- Building trust – There are a number of ways you can build trust between your business and prospects or customers, but ultimately, they all boil down to you building genuine relationships with those you can help.
- Measuring impact – Evidence can help evaluate the impact of EdTech tools on student learning outcomes, teacher effectiveness, and institutional performance. This can inform future investments in EdTech and improve the quality of education.
Five tips for strengthening the connection between your business and buyers (Schools)
- Always prioritise the relationship – Every customer has been a prospect at some point, and it’s important that you build a solid foundation upon which you can build together. In my experience, that starts right at the beginning. Focus on each and every individual and understand them and their problems. Some you will be able to help, and some you won’t do it right, and either way, you will have gained a connection.
- Find the problem – Your connection and relationship with a school must start with being interested in their problems and then assessing whether you can help solve them. Trying to sell without identifying and solving a problem for the client will contribute to the 8% figure previously mentioned, and come back to bite you in the end.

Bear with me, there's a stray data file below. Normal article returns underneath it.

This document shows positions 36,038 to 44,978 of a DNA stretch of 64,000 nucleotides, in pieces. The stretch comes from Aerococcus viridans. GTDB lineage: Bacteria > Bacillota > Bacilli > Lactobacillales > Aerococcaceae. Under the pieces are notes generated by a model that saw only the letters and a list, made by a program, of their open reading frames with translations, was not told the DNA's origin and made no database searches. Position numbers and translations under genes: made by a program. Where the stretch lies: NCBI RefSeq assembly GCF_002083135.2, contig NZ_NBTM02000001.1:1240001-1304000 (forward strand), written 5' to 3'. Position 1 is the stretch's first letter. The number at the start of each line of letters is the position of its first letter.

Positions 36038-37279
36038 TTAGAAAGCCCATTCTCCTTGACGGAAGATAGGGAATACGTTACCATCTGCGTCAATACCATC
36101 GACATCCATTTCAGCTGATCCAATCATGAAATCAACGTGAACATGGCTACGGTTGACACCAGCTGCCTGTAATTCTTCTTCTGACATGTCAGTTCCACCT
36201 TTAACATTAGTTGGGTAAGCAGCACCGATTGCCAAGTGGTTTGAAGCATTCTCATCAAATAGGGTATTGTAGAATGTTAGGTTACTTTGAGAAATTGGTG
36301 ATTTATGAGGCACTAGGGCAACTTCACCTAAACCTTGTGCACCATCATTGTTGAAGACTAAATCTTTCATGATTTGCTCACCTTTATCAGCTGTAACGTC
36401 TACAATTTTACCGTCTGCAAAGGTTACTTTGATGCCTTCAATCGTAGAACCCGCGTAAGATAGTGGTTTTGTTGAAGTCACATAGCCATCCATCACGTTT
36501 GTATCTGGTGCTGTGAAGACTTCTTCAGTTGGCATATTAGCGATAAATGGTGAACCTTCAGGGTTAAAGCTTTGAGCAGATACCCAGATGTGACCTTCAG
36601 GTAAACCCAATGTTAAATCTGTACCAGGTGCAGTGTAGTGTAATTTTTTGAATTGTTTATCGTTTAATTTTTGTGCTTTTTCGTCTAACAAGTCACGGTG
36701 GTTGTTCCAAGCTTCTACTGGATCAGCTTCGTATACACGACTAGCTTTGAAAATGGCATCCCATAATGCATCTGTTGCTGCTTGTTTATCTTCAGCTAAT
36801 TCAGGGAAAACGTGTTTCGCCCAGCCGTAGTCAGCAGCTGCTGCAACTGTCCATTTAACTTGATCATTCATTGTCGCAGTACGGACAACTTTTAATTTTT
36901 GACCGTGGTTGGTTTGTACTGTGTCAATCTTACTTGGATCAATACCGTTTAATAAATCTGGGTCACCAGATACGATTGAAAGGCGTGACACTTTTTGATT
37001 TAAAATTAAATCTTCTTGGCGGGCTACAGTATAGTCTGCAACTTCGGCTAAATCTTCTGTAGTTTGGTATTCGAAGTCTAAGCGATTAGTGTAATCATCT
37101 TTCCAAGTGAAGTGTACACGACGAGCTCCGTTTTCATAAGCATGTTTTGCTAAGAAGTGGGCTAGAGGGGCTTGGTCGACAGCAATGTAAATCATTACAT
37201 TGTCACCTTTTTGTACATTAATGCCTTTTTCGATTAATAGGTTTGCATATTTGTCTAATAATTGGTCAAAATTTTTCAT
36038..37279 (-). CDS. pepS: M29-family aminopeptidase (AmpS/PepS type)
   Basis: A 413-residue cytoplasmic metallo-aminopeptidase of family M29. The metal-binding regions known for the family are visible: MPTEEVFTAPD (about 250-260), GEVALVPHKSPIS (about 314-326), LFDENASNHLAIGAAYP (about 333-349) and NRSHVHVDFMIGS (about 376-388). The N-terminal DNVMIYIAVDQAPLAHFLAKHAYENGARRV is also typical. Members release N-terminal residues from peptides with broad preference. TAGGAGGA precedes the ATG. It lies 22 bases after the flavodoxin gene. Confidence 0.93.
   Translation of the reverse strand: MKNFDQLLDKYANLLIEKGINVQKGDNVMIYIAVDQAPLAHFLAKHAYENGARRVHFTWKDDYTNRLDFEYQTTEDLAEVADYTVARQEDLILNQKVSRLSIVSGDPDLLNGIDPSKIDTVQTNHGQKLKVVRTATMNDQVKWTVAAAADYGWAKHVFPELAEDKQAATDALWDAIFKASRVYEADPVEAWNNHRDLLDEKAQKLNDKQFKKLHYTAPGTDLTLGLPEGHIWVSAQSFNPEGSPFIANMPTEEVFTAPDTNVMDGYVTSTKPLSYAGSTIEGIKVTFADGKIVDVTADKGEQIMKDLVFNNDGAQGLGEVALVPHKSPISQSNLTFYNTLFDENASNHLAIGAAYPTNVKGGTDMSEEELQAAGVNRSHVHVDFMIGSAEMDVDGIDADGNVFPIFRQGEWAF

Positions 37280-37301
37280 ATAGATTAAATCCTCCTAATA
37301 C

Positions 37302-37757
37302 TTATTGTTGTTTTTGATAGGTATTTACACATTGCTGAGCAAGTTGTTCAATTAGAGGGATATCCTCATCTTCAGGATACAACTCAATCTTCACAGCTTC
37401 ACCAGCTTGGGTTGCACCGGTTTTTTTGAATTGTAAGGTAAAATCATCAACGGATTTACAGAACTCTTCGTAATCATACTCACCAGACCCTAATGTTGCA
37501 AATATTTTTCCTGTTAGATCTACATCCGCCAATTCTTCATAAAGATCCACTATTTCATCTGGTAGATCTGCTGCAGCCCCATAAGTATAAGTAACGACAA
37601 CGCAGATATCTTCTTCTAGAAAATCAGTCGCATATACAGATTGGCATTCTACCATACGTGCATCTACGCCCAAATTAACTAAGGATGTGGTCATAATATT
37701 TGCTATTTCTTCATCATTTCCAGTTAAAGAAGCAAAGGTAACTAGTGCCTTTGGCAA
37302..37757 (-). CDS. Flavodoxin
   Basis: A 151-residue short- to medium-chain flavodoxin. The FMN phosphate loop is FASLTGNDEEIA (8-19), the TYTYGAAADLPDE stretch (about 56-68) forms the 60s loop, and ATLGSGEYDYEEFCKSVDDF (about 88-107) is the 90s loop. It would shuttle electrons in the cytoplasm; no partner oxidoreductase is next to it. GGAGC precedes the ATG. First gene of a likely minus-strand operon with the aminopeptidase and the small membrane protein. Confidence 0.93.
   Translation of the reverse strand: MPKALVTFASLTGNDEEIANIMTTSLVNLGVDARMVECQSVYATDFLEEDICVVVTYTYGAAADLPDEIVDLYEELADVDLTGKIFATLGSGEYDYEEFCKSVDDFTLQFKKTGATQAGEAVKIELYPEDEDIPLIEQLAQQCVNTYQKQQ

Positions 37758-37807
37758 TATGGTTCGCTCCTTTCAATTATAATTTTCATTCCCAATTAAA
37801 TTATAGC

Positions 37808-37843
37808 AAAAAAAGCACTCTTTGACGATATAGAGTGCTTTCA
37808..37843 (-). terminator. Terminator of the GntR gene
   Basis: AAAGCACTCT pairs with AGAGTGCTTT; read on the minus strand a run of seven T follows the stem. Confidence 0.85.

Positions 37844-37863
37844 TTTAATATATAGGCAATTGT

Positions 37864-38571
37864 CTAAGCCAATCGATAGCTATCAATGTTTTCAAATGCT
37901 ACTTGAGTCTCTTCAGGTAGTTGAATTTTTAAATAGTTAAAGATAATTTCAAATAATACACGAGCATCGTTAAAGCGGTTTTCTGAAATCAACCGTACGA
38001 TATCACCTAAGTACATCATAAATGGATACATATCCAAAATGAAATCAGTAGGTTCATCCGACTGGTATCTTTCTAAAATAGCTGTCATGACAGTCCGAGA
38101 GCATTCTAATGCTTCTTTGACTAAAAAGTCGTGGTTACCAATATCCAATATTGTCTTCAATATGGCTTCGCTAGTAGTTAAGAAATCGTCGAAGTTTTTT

- Don’t overlook the evidence – With just 8% of educators trusting the claims of EdTech companies, evidence has never been more important. Schools want to see that you can back up your claims and aren’t willing to take a long list of unsubstantiated claims as evidence that your product works.
- Provide great customer support – The first step to generating referrals is to ensure that you look after your current customer base in the right way. Listen to them and support them to get maximum use from your solution, and you won’t go far wrong. Remember, this starts with onboarding.
- Implement a referral model – Once you have demonstrated your commitment to customers and they are gaining maximum benefit from your offer, you can ask them for a case study or, even better, ask them to refer you to other schools they think will benefit. This approach takes time, but considering the previously mentioned 8%, it’s time well spent.
In conclusion, selling EdTech products to schools in the UK requires a strong focus on building trust and relationships with educators. Evidence is crucial in gaining their trust and showcasing the effectiveness of your tools. You can strengthen the connection between your business and buyers by prioritising each customer, providing excellent support, and implementing a referral model. Ultimately, it’s essential to identify and solve your clients’ problems and continuously strive to improve their experience with your product or solutions. By doing so, you can make schools believe in the power and impact of EdTech tools, leading to successful adoption and implementation in classrooms across the UK. So let’s continue to bridge the gap between EdTech companies and educators, working together towards a brighter future for education.